The media loves to tell us that everything is great and getting better. After all, the numbers are going up, right?
Well, sometimes numbers go up because there is actual growth and business expansion and standard of living improvements.
But sometimes numbers go up because there is an artificial propping-up of a particular industry (like real estate c. 2006-2007). Or sometimes there is simply an artificial increase in the money supply (or in easily-available credit) which means things are worth more dollars, which looks great on paper, but each dollar is worth less things, which is… not so good. If that is the case, it would mean the standard of living and business growth are actually declining as a result.
So which is it?
Well, the stock market has hit historic highs, but did you know that corporate debt since 2008 has doubled? Yes, doubled. Has this debt been used to expand operations, or workforce, or open new locations, or buy new equipment, or give pay raises, or come up with new and exciting products? Nope.
What then? Why, propping up stock prices, of course. Umm… Jesus.
To top it off, corporate earnings are stagnating and/or dropping. The highest performers on the S&P 500, such as Amazon, Facebook, Netflix, Apple, etc?
That’s right, investors are madly buying up stocks in tech companies that are not turning a profit. In fact, these companies might fairly be described as madly hemorrhaging cash. And investors are buying that up.
Does that sound like healthy investor behavior to you?
If so, then in what insane world do we actually need the word “risky”?
Unemployment numbers are down. But so are the number of people working full time, or even participating in the economy. Account for those in your numbers and employment is not looking so hot.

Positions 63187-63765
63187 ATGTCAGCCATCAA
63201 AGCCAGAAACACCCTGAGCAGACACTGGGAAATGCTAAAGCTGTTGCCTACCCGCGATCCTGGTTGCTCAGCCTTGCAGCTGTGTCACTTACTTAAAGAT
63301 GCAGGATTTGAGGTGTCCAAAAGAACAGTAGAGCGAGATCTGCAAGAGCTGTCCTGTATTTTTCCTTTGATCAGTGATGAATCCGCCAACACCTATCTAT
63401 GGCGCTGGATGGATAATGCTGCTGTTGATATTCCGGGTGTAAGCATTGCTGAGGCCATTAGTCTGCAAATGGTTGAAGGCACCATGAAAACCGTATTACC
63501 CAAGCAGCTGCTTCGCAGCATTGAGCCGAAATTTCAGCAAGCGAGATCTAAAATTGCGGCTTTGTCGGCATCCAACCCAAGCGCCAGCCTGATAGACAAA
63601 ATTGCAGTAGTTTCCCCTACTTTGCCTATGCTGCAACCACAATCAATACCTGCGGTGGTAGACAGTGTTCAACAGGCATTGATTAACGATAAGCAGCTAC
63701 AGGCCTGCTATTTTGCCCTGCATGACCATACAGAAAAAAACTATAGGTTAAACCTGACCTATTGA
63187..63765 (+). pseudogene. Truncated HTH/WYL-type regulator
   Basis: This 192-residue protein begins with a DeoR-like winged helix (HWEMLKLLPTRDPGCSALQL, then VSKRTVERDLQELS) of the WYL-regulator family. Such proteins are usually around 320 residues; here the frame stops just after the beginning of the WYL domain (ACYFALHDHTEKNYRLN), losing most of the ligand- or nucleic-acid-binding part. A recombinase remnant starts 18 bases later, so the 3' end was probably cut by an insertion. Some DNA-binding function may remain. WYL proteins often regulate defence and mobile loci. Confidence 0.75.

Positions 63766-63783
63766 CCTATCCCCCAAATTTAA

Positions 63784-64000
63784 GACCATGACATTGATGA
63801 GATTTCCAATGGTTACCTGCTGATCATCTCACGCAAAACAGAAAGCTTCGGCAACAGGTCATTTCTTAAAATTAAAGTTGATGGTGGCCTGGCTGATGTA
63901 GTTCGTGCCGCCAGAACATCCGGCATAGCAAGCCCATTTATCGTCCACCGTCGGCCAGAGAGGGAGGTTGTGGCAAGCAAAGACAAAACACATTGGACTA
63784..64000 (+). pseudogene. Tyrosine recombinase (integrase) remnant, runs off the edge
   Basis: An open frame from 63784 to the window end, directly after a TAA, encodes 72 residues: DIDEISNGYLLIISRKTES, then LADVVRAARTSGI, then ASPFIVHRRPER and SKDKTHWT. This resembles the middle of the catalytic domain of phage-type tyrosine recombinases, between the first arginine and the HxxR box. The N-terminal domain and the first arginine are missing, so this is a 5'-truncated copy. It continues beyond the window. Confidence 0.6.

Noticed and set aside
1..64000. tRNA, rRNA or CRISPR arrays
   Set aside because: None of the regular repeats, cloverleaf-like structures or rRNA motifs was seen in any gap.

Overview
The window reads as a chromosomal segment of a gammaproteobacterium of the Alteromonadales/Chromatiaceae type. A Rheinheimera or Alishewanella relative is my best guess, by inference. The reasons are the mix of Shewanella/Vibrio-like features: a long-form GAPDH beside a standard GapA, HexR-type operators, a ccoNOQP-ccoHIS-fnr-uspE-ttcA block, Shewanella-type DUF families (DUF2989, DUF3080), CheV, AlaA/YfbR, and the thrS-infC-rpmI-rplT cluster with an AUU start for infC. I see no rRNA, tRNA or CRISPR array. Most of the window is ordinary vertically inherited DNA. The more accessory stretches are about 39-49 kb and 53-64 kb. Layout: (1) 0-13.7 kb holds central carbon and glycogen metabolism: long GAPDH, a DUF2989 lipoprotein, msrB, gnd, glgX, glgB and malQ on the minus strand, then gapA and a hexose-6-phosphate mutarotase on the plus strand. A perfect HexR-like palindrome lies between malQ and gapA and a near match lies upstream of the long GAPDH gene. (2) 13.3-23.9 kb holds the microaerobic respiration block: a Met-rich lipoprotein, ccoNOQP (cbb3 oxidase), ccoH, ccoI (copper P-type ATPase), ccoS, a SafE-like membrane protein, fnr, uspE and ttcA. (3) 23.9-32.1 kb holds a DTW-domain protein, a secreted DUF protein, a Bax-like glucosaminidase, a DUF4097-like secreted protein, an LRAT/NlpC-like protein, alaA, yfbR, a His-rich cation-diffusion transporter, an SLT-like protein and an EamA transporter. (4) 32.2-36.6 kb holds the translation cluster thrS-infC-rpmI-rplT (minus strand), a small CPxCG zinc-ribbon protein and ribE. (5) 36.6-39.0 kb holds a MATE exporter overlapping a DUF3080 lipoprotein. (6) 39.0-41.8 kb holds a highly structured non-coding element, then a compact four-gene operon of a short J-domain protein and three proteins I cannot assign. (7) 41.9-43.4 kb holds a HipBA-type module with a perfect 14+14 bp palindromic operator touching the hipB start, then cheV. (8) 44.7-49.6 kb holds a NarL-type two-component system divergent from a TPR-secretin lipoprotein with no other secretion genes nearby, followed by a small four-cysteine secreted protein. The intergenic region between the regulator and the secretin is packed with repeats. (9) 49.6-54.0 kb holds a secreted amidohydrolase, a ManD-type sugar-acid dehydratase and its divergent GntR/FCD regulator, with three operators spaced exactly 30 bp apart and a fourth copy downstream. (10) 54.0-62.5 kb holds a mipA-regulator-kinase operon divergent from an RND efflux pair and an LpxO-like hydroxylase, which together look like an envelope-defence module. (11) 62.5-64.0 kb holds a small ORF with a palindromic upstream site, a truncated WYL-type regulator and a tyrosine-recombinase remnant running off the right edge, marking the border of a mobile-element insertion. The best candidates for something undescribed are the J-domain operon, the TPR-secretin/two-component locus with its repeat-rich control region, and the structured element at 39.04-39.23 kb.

Business failures are now outpacing startups. Labor productivity is at a low. Unemployment for older workers has surged. Manufacturing jobs are in a steady decline. Growth is in decline. Wage increases are in decline. The value of the dollar is in decline.
Sure, the numbers are going up in a few key areas like the stock market and real estate (again). But does any of this sound like a healthy economy to you?
Look at any market crash in history: the numbers always start sailing upwards and hitting historic highs and make people fantastically wealthy… right before the bubble bursts and there is a severe market correction.
The bubble is already expanding. Don’t believe for a second that this is preventable by your elected office-holders. This is entirely out of the hands of the president. When the crash comes, there won’t be a thing the person (creature? entity?) sitting in the Oval Office can do about it, other than give us some phony reassurances on television or Twitter.
Bottom line: don’t just start celebrating along with the clueless news media when the numbers start sailing upwards.
Question what the numbers mean for yourself.